Thanks for the reply. My concern is that it does not provide a realistic view of the Christian experience. We should be relieved if God does not require friction between family members for the sake of truth. But often times we make difficult decisions, especially as our children become less dependent on us and begin developing incompatible lifestyles.
I guess I've seen it on all fronts. As a parent, as a son and brother, an uncle.... etc.
ellyn_seelye — 2016-06-28T16:56:32-04:00 — #11
Again, your comments may have some validity in another context, but I don't think they apply in this particular instance and with this particular rather quiet but joyful video celebration of familial love and guidance. There is nothing especially unrealistic depicted, in actual fact.
Perhaps you could start a thread that explores your specific concerns about family divisions.
dave_l — 2016-06-28T19:49:02-04:00 — #12
Jesus presents a far different picture of Discipleship than today's lukewarm all accommodating versions. He says “... a man’s foes shall be they of his own household.” (Matthew 10:36)
“For I am come to set a man at variance against his father, and the daughter against her mother, and the daughter in law against her mother in law.” (Matthew 10:35)
“The father shall be divided against the son, and the son against the father; the mother against the daughter, and the daughter against the mother; the mother in law against her daughter in law, and the daughter in law against her mother in law.” (Luke 12:53)
Eve produced Cain and Abel, and they certainly did not get along well;
“And I will put enmity between thee and the woman, and between thy seed and her seed; it shall bruise thy head, and thou shalt bruise his heel.” (Genesis 3:15)
The Old Testament is rife with discord in the families of God's most holy saints.
“Now the brother shall betray the brother to death, and the father the son; and children shall rise up against their parents, and shall cause them to be put to death.” (Mark 13:12)
This is speaking of "Christian" families......
gao_lu — 2016-06-29T09:24:31-04:00 — #13
Perhaps you have experienced painful family division. That is all too common. What Jesus said is common enough, but I see it as a description, not a prescription of sin or lacking faith in families. But it does not have to always be. I know many very serious Christian families that are close knit and undivided. My own extended family would be one. We have had matters to work through, but nothing serious regarding faith or practice. We are all best of friends. At present I am with my parents, 3 children and grandchildren. There is no division anywhere on the horizon. We sing and worship and love and fellowship--to God be the glory! I know other families that way as well. I think such a family is the requisite of pastors. 1 Tim 3:4.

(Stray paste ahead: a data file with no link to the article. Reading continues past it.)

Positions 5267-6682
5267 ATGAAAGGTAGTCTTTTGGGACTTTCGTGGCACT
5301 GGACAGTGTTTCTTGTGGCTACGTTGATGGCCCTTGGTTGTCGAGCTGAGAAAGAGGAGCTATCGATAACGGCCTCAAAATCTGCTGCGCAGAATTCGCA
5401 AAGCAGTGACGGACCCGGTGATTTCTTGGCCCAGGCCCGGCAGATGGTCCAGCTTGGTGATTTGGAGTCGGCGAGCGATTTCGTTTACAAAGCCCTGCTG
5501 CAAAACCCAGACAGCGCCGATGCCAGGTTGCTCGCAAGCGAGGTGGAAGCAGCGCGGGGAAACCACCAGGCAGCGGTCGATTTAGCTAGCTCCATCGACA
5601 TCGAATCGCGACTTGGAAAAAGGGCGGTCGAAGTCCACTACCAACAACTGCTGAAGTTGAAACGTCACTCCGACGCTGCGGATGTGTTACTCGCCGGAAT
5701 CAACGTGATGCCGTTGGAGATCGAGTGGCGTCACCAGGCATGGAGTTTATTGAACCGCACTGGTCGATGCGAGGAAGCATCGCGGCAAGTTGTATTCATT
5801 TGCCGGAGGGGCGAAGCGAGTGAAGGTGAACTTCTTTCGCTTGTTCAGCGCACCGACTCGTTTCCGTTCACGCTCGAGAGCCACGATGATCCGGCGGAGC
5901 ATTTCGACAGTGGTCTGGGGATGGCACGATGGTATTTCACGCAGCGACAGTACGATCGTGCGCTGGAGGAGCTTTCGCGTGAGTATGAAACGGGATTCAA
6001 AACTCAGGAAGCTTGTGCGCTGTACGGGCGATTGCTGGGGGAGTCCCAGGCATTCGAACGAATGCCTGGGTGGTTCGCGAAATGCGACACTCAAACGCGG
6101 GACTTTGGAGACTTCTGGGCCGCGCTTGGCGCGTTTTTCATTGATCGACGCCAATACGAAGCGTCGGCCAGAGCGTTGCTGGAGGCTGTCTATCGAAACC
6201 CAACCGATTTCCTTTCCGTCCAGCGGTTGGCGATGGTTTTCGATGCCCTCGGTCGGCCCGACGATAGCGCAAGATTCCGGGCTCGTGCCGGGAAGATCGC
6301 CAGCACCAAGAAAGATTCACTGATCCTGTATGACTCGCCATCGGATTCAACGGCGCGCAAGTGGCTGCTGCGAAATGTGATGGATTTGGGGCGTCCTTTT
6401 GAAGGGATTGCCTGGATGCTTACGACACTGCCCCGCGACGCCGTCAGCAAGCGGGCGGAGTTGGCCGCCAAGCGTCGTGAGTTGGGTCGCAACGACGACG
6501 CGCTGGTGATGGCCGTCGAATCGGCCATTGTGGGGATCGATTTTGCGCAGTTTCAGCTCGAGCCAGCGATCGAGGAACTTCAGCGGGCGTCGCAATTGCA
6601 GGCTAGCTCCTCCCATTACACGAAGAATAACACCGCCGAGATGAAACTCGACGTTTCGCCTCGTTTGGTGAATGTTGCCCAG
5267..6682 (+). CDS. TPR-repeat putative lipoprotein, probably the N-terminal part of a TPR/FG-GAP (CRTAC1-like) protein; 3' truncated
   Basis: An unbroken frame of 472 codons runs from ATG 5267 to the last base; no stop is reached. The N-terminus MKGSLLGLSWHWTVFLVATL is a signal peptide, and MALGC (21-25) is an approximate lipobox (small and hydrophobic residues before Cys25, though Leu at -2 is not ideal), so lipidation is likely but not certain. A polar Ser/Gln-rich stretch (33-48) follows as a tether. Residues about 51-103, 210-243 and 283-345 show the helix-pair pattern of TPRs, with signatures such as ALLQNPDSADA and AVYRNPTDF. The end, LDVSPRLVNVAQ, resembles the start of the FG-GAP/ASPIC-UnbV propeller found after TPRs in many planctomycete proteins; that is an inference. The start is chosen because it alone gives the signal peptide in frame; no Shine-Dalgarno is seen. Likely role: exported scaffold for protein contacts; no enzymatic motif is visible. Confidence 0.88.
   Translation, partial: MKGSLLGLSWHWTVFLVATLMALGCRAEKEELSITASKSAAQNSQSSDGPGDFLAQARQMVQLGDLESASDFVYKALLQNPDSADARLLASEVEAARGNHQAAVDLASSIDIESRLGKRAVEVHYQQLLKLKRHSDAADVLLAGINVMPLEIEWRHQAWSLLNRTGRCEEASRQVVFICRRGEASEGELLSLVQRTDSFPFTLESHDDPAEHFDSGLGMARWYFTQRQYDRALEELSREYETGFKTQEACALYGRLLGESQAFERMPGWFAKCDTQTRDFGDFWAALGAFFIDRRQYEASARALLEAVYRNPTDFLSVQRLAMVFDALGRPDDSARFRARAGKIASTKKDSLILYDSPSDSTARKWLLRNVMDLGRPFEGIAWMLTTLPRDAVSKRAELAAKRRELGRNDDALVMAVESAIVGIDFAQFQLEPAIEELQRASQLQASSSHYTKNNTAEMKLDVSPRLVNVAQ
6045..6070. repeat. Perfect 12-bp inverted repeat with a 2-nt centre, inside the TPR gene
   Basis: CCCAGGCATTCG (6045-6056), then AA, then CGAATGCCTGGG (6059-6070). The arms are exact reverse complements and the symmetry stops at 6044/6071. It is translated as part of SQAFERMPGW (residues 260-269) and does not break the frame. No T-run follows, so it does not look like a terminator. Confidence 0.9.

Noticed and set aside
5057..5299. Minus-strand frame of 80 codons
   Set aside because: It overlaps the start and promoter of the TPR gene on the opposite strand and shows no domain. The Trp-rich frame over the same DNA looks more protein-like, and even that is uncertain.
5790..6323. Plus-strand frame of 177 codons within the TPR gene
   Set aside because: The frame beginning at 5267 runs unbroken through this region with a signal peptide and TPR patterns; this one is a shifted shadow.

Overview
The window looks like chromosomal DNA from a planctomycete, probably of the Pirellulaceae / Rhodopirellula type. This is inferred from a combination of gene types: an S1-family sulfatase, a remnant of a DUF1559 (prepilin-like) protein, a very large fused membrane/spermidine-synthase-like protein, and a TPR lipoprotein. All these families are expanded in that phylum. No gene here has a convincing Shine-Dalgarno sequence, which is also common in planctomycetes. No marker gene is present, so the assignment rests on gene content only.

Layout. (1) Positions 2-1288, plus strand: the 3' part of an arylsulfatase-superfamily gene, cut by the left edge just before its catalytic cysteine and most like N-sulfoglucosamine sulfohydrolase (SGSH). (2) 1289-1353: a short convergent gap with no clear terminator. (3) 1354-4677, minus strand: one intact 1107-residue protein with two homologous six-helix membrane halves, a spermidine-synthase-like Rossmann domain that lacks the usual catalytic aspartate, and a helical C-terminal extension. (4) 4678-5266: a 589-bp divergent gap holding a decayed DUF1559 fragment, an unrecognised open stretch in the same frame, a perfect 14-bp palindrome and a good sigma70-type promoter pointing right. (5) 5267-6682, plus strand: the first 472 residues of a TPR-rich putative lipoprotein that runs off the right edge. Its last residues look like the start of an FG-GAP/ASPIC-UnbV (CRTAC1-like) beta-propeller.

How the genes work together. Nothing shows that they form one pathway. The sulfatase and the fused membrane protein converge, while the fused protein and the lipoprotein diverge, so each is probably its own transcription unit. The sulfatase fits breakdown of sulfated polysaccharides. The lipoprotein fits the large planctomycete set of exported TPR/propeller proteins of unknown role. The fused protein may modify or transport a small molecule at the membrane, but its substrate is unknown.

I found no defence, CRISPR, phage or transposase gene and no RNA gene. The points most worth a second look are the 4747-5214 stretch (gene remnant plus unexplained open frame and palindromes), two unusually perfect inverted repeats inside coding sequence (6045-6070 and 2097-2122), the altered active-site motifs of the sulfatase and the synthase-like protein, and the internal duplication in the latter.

I am immensely grateful for my father and the heritage he provided and the close relationship we enjoy in the Word and prayer. I am thankful that my children arise this morning and love and bless their father and the blessing appears to be passed on yet another generation.
dave_l — 2016-06-29T09:53:29-04:00 — #14
I'm happy for you. It seems you have a rare treasure. I could list the doctrines that split our "Christian" family over the years. Perhaps situations have not surfaced demanding a firm stance from you.
When I opposed the Vietnam War and refused to go, some major fallout occurred (disowned by Grandfather and others, etc.). Heated criticism from the most "Christian" of the family, including a Baptist minister.
Another time when I said a nephew would be committing adultery if he married his divorced fiance, and later refused to go to the wedding, major fallout happened, again among the most religious who thought I should "look the other way". Many including his parents still hold a grudge today, even though his marriage soon fell apart and he remains single today.
When I correct many false doctrines held by some (Moody Bible Institute) family members it creates a "whole lot of trouble".
Shunning family members who live wicked lifestyles brings trouble also, not from them, but from family members who would rather molly coddle them in their sin.
Also Paul tells us to shun greedy people. Can you imagine pulling that off in American society? I have very greedy family members, all well churched, that Paul tells me to shun...
That is some of how following Christ works for me and why I accept Jesus' claims about how much trouble it can bring.
There are more examples, but this is typical of my life in Christ.